Hai predicts that traditional markets such as music, ticketing, entertainment will be disrupted by NFTs in the coming year, including the possibility of revenue participation via smart contracts that involves all constituents of a value chain such as composers, artists, musicians, producers and collectors. Although NFTs, for now, are mainly static images, Hai expects to see dynamic NFTs being integrated with real-world events such as weather data or stock data. “Any real-world data can flow into NFTs and can have an impact on the NFT itself,” Hai said, in an email to Forkast.News.
Rachel Mayers, VP of product at Circle, agrees that the use cases for NFTs will only continue to explode: “Brands and creators just reinforcing loyalty community behavior in terms of rewarding NFTs, distributing content, making a purchase, everything will be an NFT next year.”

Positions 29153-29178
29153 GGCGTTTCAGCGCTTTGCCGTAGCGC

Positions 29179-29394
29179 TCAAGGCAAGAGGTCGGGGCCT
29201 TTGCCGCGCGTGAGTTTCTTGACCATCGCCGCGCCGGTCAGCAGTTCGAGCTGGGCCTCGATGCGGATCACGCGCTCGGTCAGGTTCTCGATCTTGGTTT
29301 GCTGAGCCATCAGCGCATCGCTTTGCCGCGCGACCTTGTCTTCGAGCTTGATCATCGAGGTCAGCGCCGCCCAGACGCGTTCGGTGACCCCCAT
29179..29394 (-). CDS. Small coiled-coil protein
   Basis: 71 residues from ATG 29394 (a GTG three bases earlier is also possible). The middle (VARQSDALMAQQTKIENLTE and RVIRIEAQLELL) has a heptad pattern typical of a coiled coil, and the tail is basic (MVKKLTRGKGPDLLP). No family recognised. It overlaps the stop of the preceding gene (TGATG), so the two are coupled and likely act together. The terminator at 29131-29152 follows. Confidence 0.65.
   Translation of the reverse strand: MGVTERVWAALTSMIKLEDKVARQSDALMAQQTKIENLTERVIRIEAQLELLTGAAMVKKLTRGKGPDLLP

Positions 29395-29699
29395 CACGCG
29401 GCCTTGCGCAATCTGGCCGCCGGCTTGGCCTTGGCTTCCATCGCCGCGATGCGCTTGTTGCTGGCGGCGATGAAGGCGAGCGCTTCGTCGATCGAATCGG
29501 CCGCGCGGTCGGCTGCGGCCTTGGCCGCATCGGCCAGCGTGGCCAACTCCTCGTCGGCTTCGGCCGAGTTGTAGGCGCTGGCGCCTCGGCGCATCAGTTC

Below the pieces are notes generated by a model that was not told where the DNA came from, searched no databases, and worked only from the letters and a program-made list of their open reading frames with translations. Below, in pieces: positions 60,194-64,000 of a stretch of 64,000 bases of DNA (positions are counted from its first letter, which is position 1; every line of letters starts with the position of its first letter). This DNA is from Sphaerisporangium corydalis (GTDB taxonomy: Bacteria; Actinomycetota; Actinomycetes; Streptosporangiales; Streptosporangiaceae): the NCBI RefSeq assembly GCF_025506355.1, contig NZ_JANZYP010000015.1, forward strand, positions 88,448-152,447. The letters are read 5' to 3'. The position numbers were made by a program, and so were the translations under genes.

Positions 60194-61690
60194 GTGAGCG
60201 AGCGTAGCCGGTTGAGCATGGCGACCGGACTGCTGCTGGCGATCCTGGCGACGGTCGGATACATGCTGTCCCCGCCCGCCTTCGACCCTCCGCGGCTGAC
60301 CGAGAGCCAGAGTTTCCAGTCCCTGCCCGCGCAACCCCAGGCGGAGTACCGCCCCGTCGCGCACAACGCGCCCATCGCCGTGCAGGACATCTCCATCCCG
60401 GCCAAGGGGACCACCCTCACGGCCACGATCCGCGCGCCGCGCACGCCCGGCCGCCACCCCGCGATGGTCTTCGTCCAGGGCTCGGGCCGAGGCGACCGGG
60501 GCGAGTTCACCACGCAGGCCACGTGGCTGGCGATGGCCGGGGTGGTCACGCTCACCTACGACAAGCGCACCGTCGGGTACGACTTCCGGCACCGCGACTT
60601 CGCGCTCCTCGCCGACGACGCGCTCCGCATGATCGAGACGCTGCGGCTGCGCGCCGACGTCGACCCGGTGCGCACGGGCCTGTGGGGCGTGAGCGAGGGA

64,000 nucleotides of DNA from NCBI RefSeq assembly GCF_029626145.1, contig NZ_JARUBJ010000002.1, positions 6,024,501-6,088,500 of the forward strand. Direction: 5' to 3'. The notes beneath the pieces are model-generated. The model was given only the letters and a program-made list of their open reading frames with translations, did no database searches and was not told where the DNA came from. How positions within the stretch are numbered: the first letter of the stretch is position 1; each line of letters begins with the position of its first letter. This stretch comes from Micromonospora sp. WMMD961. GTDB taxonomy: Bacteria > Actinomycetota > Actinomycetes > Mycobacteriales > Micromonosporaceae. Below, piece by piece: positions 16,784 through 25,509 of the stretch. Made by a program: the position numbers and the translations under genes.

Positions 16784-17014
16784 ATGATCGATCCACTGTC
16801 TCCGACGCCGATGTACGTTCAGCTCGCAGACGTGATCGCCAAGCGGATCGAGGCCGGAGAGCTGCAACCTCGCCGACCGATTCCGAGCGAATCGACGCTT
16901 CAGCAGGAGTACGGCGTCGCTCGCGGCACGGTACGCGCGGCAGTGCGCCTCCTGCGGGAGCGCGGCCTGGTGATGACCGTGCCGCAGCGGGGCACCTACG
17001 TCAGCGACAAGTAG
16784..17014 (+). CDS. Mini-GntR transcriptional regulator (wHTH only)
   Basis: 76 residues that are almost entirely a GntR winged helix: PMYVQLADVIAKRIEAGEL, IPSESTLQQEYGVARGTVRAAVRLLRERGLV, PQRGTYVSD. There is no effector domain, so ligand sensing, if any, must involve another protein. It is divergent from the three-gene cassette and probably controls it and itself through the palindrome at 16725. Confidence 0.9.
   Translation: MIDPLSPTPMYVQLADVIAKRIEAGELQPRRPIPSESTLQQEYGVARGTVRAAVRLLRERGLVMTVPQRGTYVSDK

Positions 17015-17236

Zach Burks, CEO and founder of NFT marketplace Mintable, predicts that layer-2 solutions such as Immutable X, an NFT scaling platform on Ethereum, will open up a lot of activity for NFTs. “You’re going to see a lot more NFTs in your daily life, and these are going to be coming from brands. Big brands will be exploring with NFTs in some way, shape or form,” said Burks, in an interview with Forkast.News. “It’s this flywheel of new people coming on board, buying ETH, ETH being deflationary, and then we start a bull run and then more people come on board, and then it’ll top out, and then we go into a bear market.”
The metaverse is also a key theme as a head into 2022. Facebook’s corporate rebranding to “Meta” and plans to go big on the metaverse as a virtual social platform brought the word into the mainstream and sent the prices of tokens of decentralized metaverses built on the blockchain such as Decentraland and The Sandbox soaring.